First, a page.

|Posted on Saturday, November 01, 2003 - 08:33: |
Can you explain what is blood cupping and how it is been done? What is it good for?
Thank you for your time.
|Posted on Monday, November 03, 2003 - 12:04: |
Blood cupping is basically regular cupping applied in order to draw or let blood. The skin is being scratched beforehand by a filiform or the three-edged needle, and the cup is applied immediately on top of the scratches. The cup(s) is then left in place for 15-20 minutes and until it sucks out considerable amount of blood, usually dark colored. Then the cup(s) is removed. Blood cupping is most suitable for areas of pronounced pain, usually of the blood-stasis type. It is much more powerful than regular cupping which is usually applied when there is Qi stagnation rather than blood stasis. Blood stasis type of painful tissues is usually the result of traumatic injuries, internal impediment in the blood flow of various etiologies or a deterioration of long standing qi stagnation in a specific area.
|Posted on Tuesday, November 11, 2003 - 07:44: |
I have been using cupping, including blood cupping, in the clinic quite extensively for lower back ache, especially the sprained muscle type. It gives good results, no doubt about this. Yet, in my opinion, straight forward acupuncture is much more eeffective and faster in pain relieving. I have also used Dr. Halevi's chopsticks treatment for this problem and it is far better than the cupping... less than acupuncture though. On the other hand, I find blood cupping extremely helpful in frozen shoulder and tight muscles of the upper back. Especially very acute cases where the stick is very painful to apply. I wonder if other practitioners have the same notions about this issue. Chuck.
|Posted on Thursday, September 01, 2005 - 20:51: |
Hi,can some tell me a site were i can find a diagram of cupping points.i have a book with my set but the lanugage is malay.
|Posted on Thursday, September 01, 2005 - 23:55: |
What is it exactly a diagram of cupping points?
|Posted on Friday, September 02, 2005 - 22:07: |
hello shmuel,well in my cupping set i have a thin book with pictures of human bodys, and it shows with little round circles where to do the cupping and is written next to it how this point would help the person.the problem is,is that its all written in malay,and of course i wanted details in english.And thank you for your time.
|Posted on Sunday, September 04, 2005 - 11:41: |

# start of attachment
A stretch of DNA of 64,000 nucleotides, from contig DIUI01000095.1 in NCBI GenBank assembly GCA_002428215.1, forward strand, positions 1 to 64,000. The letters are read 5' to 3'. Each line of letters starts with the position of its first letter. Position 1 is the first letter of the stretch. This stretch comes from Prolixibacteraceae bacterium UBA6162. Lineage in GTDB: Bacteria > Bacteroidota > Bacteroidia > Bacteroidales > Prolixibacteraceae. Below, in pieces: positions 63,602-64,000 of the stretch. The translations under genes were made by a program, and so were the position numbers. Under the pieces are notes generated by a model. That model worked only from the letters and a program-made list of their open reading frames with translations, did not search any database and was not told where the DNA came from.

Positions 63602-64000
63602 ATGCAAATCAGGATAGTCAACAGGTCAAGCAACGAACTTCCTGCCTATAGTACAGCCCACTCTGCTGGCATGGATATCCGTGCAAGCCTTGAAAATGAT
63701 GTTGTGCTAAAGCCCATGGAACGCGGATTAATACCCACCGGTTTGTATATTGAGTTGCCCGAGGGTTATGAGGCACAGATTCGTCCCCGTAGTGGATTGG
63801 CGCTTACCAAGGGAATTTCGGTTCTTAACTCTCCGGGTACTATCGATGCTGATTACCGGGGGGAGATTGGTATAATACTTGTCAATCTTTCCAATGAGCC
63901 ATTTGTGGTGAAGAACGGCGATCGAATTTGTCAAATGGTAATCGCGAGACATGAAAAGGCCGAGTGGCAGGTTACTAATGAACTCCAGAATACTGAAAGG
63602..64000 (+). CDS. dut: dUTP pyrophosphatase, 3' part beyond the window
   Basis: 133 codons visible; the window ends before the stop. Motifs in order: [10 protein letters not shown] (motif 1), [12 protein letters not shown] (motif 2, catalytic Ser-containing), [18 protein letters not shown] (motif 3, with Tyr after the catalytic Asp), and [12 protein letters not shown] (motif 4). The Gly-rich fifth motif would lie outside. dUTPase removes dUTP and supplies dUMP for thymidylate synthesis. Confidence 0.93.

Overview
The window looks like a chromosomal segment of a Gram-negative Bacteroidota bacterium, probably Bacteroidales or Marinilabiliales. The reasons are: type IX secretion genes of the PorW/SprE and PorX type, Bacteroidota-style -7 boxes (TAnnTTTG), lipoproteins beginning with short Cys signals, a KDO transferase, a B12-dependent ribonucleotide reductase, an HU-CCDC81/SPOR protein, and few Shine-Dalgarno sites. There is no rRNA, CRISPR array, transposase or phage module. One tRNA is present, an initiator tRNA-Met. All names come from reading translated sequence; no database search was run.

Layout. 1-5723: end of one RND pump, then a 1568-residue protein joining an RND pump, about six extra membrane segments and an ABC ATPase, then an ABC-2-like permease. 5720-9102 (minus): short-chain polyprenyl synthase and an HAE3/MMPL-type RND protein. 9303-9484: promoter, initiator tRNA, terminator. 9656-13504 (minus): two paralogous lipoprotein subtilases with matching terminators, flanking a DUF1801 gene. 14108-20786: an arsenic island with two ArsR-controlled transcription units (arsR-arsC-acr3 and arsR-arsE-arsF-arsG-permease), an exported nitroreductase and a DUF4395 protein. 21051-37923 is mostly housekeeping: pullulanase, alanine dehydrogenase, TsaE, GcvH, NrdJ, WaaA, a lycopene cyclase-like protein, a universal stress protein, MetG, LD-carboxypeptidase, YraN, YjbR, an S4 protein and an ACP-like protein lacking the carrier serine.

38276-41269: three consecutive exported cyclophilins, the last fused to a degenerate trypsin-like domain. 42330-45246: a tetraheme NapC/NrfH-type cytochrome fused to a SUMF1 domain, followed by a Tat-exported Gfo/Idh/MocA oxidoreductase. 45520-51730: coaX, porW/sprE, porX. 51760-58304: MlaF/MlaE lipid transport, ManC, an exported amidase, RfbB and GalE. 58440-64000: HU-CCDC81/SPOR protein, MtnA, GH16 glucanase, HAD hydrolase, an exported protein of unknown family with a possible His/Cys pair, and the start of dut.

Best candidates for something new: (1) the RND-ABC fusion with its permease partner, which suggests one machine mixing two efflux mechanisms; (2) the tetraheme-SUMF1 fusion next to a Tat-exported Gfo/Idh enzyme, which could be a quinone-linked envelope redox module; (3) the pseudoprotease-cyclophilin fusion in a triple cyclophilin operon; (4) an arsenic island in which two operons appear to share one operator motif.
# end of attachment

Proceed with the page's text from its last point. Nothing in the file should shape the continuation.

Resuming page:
Alright Najmi, no problem. You can scan the cupping points chart and send it to me by Email. I shall mark the points for you by their English names and send you back the chart. Next, go to my homepage where the acupoints database is located and find each point with its specific qualities and clinical indications.
How's that sound to you
Monque (Unregistered Guest)
|Posted on Saturday, June 23, 2007 - 08:15: |
Can I ask how do you remove the cup after it has been filled with blood? Does it not spill around?
|Posted on Saturday, June 23, 2007 - 08:50: |
You say Opps!
When done correctly amount of blood which is released is in the drop range, not the cups full. Acupuncture works on Qi not cups ful of blood. It has no bearing on the oldfashioned bloodletting.
|Posted on Saturday, June 23, 2007 - 19:13: |
Not quite, Jan. Blood cupping applied in serious conditions of blood stasis, yields quite an amount of blood. Usually, half of the cup (regular medium size) is filled with blood. It has been done so for centuries, and in my opinion this is how it helps best, and no less important, the quickest.
The glass(es) remain in situ for 15-20 minutes and in that time most of the blood in the cup gets congealed. Still, some of it is still liquid, and it needs quick and steady hand work to remove the cup. I usually hold in my right hand quite an amount of sterile tissue while removing the cup with my left hand. At the same time I "cach" the contents of the cup with the tissue, wiping the area clean. After that, I apply a generous amount of sanitizer solution on the scratched area and cover it with cottonwool.
Drawing a tiny bit amount of blood with the cupping, is suitable for blood stasis conditions which are not acute, do not involve severe pain, or for small children or the very elderly.
|Posted on Sunday, June 24, 2007 - 19:19: |
If you want to get into blood cupping, you really need to look up Korean acupuncture. Blood letting is big business in Korean acupuncture, it's pratically a therapy in its own right. From the little I was shown by a Korean therapist who specialised in hand acupuncture and blood letting, the amount of blood that you take out depends on what you are doing, what you are treating, the condition of the patient, and the point from which you are taking the blood. He showed me his manual: it was phenomenal. If you take blood from Sp 6 Sanyinjiao, in the context of a certain condition and using a certain technique, you get a whole different reaction from Sp 6 that you would never have expected. Seriously cool stuff. Check it out! It rocks!
|Posted on Wednesday, October 23, 2013 - 20:30: |
are all the blood drained from wet cupping bad blood or is there possibility of good blood been drained as well and if so what is the ratio or percentage?
|Posted on Wednesday, October 23, 2013 - 21:09: |
Good blood or bad blood does not really matter. Bad blood is only considered when there is pus and other signs of sepsis. When blood cupping is carried out, it usually fills half of the cup (middle size) with blood. Take care not to spill it on the patient or bed... It works marvels especially in blood stasis painful conditions. Good luck.